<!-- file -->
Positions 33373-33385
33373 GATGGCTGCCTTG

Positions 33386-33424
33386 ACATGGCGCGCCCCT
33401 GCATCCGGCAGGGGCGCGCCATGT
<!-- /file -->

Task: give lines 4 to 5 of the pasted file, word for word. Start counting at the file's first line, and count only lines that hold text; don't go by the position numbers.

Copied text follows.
33386 ACATGGCGCGCCCCT
33401 GCATCCGGCAGGGGCGCGCCATGT